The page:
The economy should continue to grow at a good clip even if it slows down from 2017’s GDP growth rate of 6.8% to a more sedate 6.1%.

Importantly, the banking system is in much better shape than it was several years ago. The still healthy economy this year should result in earnings growth of about 14%, which should support the multiple of just under 13 times the consensus for 2018 earnings.

However, not everything is perfect; the investment in new industrial capacity will continue at a moderate pace. Mining and heavy industrial sectors will continue to show modest top-line growth and we expect exports to slow down as well.

Job growth will slow, mirrored by consumer spending. There are other clouds on the horizon: the US-China economic rivalry is about to heat up.

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Mark Williams, head of Asian income Liontrust 

We of course invest with a long-term time horizon and here we find that China’s growth prospects are huge. This potential is widely recognised, but perhaps underappreciated is the extent to which this process is in its infancy.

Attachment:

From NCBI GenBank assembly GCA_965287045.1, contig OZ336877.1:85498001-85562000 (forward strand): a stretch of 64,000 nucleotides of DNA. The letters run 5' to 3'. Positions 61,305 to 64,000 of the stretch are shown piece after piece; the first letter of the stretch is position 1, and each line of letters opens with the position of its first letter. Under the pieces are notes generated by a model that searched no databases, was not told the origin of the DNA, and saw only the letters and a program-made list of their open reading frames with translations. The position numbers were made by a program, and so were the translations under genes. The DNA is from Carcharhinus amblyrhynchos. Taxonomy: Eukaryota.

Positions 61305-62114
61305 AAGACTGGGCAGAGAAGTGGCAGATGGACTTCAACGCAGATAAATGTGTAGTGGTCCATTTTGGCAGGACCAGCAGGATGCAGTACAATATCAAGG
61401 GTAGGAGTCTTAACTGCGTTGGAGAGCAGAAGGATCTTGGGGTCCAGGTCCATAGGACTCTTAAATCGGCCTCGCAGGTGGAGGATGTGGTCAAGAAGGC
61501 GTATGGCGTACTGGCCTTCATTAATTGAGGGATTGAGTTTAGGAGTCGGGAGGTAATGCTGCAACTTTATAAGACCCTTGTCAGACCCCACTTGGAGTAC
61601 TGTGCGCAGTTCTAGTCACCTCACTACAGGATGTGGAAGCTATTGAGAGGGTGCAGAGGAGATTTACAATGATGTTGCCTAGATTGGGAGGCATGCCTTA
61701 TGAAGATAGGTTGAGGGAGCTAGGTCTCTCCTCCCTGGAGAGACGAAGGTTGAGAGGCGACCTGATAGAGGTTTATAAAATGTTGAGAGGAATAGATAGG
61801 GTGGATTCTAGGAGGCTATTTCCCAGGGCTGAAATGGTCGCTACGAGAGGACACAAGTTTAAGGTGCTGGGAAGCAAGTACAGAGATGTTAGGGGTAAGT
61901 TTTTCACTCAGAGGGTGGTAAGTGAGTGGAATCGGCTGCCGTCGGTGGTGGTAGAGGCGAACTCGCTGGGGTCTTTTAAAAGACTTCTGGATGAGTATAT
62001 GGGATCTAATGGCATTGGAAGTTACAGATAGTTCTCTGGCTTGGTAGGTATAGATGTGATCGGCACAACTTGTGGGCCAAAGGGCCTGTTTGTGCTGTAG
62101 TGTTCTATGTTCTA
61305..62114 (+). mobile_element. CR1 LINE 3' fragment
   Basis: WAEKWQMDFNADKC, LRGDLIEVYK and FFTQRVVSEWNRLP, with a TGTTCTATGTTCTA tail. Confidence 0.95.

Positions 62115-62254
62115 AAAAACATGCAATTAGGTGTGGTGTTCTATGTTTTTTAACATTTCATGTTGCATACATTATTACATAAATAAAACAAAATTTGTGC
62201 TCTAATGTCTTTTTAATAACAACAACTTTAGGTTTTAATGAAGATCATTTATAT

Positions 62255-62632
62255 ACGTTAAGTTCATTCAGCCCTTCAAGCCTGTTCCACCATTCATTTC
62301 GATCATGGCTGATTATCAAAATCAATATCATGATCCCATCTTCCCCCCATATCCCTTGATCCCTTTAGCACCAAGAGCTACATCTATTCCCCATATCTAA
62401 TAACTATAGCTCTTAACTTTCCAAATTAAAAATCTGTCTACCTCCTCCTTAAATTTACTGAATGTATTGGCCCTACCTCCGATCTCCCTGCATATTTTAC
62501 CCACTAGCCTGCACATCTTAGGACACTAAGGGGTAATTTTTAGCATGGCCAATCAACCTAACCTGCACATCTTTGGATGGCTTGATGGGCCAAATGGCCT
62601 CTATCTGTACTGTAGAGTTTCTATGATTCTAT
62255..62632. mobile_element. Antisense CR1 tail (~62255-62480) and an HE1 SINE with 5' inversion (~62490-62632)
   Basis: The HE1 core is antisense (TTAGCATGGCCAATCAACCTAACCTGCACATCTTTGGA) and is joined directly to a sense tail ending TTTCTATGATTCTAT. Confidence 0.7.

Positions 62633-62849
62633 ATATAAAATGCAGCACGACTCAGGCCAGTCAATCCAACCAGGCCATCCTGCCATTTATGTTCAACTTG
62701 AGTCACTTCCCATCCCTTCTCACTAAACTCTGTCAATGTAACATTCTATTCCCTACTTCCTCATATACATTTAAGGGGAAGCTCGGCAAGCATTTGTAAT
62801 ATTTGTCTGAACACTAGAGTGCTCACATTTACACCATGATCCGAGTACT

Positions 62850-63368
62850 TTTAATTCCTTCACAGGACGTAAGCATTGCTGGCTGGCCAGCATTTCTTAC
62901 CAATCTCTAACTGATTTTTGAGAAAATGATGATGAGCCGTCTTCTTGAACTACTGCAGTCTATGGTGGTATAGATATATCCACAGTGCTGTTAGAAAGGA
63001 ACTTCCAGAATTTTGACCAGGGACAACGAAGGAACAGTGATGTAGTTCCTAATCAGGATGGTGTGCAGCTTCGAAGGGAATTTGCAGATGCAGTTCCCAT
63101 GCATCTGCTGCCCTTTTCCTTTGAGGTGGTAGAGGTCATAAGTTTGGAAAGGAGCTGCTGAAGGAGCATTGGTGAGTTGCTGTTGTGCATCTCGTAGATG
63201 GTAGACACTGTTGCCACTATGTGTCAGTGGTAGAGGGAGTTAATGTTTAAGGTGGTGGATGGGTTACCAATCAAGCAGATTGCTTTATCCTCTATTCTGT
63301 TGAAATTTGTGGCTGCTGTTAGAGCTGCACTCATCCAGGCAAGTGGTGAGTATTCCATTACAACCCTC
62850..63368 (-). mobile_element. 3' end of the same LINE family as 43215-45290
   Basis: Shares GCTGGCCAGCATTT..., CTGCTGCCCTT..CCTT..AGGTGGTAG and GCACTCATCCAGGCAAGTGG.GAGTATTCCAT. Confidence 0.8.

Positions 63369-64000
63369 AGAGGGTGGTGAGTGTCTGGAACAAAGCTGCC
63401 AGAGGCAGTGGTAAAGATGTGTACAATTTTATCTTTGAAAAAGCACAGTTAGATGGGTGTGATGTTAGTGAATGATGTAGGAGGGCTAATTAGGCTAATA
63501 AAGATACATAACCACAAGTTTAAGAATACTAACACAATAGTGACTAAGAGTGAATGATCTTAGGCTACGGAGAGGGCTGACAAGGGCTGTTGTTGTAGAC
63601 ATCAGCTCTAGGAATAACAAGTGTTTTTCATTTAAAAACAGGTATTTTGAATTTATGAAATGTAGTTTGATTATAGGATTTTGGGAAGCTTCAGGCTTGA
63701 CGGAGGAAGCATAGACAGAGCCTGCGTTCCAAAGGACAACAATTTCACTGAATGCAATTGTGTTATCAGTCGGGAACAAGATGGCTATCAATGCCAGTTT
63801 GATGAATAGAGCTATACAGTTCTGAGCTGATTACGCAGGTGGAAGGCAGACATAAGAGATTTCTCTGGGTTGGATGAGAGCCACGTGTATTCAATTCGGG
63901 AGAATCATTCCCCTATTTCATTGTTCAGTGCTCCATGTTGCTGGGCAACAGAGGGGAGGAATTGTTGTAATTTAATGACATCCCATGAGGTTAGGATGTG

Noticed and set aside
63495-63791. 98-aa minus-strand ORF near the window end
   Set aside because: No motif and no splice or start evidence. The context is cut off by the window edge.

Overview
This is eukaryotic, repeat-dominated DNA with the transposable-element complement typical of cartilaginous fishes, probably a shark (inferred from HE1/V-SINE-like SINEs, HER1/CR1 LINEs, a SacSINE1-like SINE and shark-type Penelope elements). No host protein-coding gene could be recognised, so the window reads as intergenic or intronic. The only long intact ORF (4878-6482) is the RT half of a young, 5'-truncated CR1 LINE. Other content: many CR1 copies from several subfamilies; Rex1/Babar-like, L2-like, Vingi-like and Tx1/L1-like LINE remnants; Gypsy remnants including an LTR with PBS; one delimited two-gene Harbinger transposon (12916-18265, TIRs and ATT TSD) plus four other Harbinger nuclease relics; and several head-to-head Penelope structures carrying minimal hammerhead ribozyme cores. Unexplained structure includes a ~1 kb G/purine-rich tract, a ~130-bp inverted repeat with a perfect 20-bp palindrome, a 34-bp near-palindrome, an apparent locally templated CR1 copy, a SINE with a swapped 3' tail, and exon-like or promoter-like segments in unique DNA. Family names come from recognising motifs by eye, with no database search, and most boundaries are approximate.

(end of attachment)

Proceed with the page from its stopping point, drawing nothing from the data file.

For example, we are already seeing Chinese consumption power have a huge impact globally through the 122 million Chinese who travelled overseas (in 2016), but 90% of China’s population still don’t own a passport.

Similarly, China is the world’s largest auto market, with car sales exceeding both Europe and the US, but there are still only around 21 motor vehicles for every 100 people (based on 2017 Ministry of Public Security data), compared to almost 80 in the US (source: World Bank 2010).

We shouldn’t make the mistake of thinking that the substantial consumption growth that has already fed through is anything more than the tip of the iceberg.

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Adrien Pichoud, chief economist at SYZ Asset Management

Over the last year, something peculiar happened, or rather did not happen, in macro discussions: China was barely a source of concern. GDP data, for what it is worth, was astonishingly stable, recording a real growth rate just below 7%. This allowed President Xi to open the Party Congress in October with the claim that economic objectives had been fulfilled.

Other data which look at manufacturing, services and industrial production have also been pointing to a stabilisation of growth after six years of slowdown. The yuan even appreciated against the US dollar in 2017.